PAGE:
The ‘Pressure to Make Good for Your Whole People’ and the Story Behind SuperFly

Publicity still portrait of American directors Gordon Parks Sr and his son Gordon Parks Jr on the set of the Warner Bros. film 'The Learning Tree,' circa 1969.

The movie SuperFly that comes out this week shares a name with the 1972 film Super Fly, though “they serve different audiences, they serve different worlds,” as TIME’s film critic Stephanie Zacharek puts it in her review. But, even with all those differences, both movies also share a link to an important part of American history — and the history of LIFE Magazine.

The original Super Fly was directed by Gordon Parks Jr., whose father Gordon Parks, who died at 93 in 2006, was the first African-American staff photographer at LIFE and a co-founder of Essence magazine.

In the autobiographical novel that inspired 1969’s movie The Learning Tree — which made him the first African-American director of a major Hollywood movie — Parks Sr. summed up why he became a photographer. He wrote that he sought to portray “how certain blacks, who were fed up with racism, rebelled against it.” After joining LIFE in 1949, in between photographing subjects as varied as the Paris fashion scene and Benedictine monks, he worked to convince African-Americans readers that they could trust the magazine to tell their stories, even though most of its staffers were white. At the same time, by default, he served as a translator of black life for many of LIFE’s non-African-American readers.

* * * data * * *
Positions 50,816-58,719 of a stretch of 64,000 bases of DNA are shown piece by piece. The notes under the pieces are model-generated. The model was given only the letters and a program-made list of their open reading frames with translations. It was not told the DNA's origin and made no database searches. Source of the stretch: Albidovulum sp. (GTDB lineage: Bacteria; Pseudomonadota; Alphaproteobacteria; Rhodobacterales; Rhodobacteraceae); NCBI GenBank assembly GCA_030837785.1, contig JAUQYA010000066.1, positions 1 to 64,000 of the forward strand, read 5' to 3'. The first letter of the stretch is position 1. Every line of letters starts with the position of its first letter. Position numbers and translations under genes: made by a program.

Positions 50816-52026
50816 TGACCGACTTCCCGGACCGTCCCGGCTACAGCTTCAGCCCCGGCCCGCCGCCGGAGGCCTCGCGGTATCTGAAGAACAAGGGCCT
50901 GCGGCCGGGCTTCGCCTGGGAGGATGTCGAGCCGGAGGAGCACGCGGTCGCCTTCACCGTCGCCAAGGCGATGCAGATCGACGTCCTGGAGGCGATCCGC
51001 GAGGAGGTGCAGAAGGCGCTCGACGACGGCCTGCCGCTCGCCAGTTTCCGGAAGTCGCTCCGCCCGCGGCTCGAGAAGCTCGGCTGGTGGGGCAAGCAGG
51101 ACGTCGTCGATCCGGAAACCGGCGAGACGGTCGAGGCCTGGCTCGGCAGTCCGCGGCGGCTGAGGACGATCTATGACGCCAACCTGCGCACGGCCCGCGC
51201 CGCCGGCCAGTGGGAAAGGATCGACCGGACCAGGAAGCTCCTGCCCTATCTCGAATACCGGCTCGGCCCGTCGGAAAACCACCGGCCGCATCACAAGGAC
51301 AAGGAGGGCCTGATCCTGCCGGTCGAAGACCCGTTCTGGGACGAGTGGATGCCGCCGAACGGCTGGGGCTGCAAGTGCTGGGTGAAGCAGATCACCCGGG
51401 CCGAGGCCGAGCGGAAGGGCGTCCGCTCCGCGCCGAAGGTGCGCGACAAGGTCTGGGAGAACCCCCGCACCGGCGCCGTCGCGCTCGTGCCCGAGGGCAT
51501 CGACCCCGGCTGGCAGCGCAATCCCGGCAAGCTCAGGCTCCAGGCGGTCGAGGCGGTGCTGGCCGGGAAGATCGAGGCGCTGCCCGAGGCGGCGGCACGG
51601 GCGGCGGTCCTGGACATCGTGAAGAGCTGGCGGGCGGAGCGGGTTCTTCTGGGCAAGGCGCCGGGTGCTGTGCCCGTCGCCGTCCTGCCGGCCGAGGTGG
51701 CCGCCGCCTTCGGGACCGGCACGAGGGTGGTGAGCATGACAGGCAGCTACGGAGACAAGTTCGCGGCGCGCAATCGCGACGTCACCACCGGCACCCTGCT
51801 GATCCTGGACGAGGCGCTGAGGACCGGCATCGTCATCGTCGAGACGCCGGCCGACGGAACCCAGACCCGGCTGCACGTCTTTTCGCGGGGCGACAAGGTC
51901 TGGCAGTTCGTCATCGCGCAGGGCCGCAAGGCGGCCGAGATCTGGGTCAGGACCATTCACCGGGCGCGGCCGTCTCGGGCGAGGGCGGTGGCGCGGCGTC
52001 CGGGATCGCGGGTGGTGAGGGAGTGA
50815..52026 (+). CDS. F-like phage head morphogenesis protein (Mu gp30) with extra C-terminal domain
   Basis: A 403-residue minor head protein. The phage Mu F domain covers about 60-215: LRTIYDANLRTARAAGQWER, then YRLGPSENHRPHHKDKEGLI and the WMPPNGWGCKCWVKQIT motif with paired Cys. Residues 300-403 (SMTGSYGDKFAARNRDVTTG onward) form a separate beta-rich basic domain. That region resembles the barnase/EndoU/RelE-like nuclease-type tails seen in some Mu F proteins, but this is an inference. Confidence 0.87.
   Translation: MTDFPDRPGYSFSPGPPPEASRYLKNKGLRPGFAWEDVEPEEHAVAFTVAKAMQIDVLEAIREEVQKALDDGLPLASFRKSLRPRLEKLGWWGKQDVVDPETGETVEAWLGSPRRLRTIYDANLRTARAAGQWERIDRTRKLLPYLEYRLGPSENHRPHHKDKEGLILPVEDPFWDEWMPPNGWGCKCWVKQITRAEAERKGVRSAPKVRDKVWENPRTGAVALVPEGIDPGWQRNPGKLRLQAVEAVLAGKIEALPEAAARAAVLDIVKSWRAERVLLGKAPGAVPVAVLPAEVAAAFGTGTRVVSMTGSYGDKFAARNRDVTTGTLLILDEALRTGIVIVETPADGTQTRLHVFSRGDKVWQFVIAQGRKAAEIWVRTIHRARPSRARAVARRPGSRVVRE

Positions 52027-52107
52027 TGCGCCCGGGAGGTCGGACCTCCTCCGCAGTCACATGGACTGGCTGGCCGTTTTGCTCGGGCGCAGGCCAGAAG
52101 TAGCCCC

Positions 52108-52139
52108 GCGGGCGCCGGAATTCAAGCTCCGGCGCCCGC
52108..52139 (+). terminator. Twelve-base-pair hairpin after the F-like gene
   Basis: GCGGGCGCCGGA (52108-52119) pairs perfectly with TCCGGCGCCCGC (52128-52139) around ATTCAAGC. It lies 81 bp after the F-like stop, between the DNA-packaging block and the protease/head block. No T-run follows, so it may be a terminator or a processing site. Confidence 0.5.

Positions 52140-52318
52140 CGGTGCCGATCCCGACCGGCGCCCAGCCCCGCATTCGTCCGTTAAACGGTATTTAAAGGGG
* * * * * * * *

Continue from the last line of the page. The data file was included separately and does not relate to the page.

“There is this pressure to make good for your whole people,” he told TIME in 1953. “If you fail, they give you a black eye.”

Some of his most famous photo essays depicted black Muslims — with guidance from Malcolm X — and the life of the Fontenelles, a typical Harlem family; so many readers were moved by the family’s struggle to make ends meet that they sent in enough money to help the family move into a bigger home in Queens. As photographer Andre D. Wagner recently wrote for TIME, “It’s the dignity of the people that he was able to capture and his ability to get below the skin that made his pictures undeniable.”


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